June 30, 1989 - From the June, 1989 issue

Insider Planning June 1989

By David Kramer, Editor

Councilman Nate Holden is on the warpath. In a motion that will be introduced to the Planning & Environment Committee on June 6, the Councilman has proposed a moratorium on all building permits in the tenth district except for single family dwellings or multi-family dwellings up to four units. Apparently as a result of several land-use problems in his district, Holden wants to implement a moratorium until the four community plans are revised, a process that could take at least several years.

The ordinance for the motion is already being written by Holden's staff. Therefore, the ICO will appear before the Planning Commission and the City Council probably in the next two months. This will be a true test to see if the development community is organized or whether the City Council will allow Holden his prerogative in his district.

Another motion before the City Council in June is an ICO by Councilwoman Joan Milke Flores which prohibits the demolition of existing single-family dwelling units for the construction of multi-family where 50% or more of the existing housing stock on both sides of the street is developed as single family.

In the motion, the replacement of existing residential structures is allowed as long as the number of units in the new structure does not exceed the number of units in the old structure and the number of units permitted in the zone.

The final stages of Assembly Bill 283 are now underway to ensure that all zoning in the city complies with the general plan. The Planning Commission recently discussed downzoning South Central, which along with Van Nuys are the last two areas to comply with the plans. Some community activists felt that the downzoning in South Central did not go far enough, fearing that higher density residential development is often the site of crime and drug trafficking. I guess we now know how to end the drug war.

Similarly, AB 283 has led the Planning Department to establish new zones that never existed yet were part of the general plan: open space zones and public facilities zones. Until now, public parks have been zoned every possible way except as open space. New enabling legislation will create an Open Space Zone for parks and recreation areas, and natural resource areas. A Public Facilities Zone would cover municipal civic centers, schools, and large public libraries.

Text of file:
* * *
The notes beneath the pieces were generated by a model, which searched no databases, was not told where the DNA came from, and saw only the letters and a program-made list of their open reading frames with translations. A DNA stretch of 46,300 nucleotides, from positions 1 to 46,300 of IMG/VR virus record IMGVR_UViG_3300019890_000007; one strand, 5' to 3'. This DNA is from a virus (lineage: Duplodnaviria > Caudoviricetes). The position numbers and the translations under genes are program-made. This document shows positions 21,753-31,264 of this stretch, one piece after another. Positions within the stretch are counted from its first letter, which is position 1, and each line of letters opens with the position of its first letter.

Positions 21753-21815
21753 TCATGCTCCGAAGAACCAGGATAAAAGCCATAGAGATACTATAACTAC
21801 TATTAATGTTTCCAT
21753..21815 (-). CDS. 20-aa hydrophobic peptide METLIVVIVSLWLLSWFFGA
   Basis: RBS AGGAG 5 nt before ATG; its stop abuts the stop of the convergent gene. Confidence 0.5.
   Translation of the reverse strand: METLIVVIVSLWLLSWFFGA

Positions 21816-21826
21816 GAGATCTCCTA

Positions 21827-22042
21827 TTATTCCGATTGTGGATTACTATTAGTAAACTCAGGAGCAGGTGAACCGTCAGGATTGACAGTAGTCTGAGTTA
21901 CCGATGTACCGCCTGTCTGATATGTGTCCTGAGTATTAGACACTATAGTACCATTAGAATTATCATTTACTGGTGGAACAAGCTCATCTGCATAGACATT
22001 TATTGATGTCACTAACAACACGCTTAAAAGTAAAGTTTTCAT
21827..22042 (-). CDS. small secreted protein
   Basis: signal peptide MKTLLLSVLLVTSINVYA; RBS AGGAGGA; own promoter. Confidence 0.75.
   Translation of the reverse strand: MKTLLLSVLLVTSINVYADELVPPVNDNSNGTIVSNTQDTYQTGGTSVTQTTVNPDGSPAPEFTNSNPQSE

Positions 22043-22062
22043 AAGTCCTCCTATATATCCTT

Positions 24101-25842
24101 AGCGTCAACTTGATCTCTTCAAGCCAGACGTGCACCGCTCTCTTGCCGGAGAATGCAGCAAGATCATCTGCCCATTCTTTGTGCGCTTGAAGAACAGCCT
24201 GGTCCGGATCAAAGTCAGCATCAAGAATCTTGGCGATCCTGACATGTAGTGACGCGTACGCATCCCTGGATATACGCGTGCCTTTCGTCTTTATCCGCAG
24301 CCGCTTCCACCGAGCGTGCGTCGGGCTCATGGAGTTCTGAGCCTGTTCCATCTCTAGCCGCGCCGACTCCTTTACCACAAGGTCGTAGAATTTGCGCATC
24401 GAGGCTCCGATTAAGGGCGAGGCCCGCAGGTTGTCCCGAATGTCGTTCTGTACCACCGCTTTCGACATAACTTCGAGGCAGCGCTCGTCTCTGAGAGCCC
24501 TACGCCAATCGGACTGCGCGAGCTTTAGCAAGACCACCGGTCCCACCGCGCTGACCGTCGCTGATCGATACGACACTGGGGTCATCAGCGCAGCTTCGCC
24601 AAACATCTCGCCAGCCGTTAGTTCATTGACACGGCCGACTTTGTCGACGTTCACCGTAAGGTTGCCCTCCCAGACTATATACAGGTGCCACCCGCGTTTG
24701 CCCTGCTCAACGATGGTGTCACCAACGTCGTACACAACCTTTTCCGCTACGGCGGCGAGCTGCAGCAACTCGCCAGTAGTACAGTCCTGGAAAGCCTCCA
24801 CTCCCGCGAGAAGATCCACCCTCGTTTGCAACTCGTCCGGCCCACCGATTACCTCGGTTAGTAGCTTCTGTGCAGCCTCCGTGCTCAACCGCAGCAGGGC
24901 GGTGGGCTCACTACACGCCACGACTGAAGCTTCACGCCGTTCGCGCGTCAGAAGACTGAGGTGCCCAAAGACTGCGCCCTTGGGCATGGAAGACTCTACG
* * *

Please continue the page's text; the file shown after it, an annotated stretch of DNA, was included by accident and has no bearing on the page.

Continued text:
If nobody has faith or confidence in either the general plan or the community plans, nowhere is this more evident than in the number of specific plans and interim control ordinances being written until the community plans are revised. In the coming fiscal year, 19 specific plans will come forward for adoption by the Planning Commission.

On the same subject: a recent motion by Councilman Ferraro was at P& E to prepare two specific plans for Universal City and the North Hollywood transit station area to incorporate revised land-use patterns for a metro rail station. Either of the Metro Rail route scenarios would pass through Universal City and Lankershim, and no specific plans currently exist for the determined route.


The draft replacement ordinance and draft EIR for the interim sewer hookup ordinance is due in late summer. The replacement ordinance was supposed to be published by August, so the current interim ordinance will be extended. The replacement ordinance is expected to be adopted in November, and several studies have already established the range for priority projects set asides, at 5-50%; the residential/non-residential split at 45%: 55%-80% : 20%; and the total cap on sewage flow from 4-5 million gallons per day.

The Site Plan Ordinance might eventually arrive at the Planning & Environment Committee in June once the parking requirements are resolved. Councilman Bernson had introduced a motion that any expansion of a commercial or industrial project in the city needed a conditional use permit. As a result of the motion, the Planning Department has extended the parameters of the site plan so that all projects under 40,000 square feet must also undergo a site plan review.

Laura Lake recently resurfaced at the Planning Commission to argue that transitional height limits were not restrictive enough. The ordinance would restrict single family dwellings to heights ranging from 30 feet to 45 feet, depending on the size of the lot, and would protect these dwellings by restricting the height of adjoining multiple residential buildings from 30 to 66 feet. The Commission wanted to divide these issues into two ordinances, one for single-family and one for multi-family, and it was continued until July 20.

At the request of Councilman Hal Bernson, the Planning Department is in the preliminary stages of a study to make some discretionary actions of the zoning code appealable to the City Council. Currently these appeals stop at either the Board of Zoning Appeals or the Planning Commission.

In an attempt to finance $3.4 billion in sewer improvements, the City Council increased monthly sewer fees as well as hookup charges. For new homes, the fee increased from $1,728 to $2,003.

Most amazing decision of the month: to the Santa Monica Planning Commission for rejecting a residential project because it was not “child friendly” since the units' living rooms and bedrooms were on separate floors.

The Planning Department is presently pondering AB3180, a bill to enforce the environmental conditions that the City requires. Whether these requirements are for sound proofing or parking, the department is considering a self-policing program for neighbors to keep an eye on and enforce environmental requirements.


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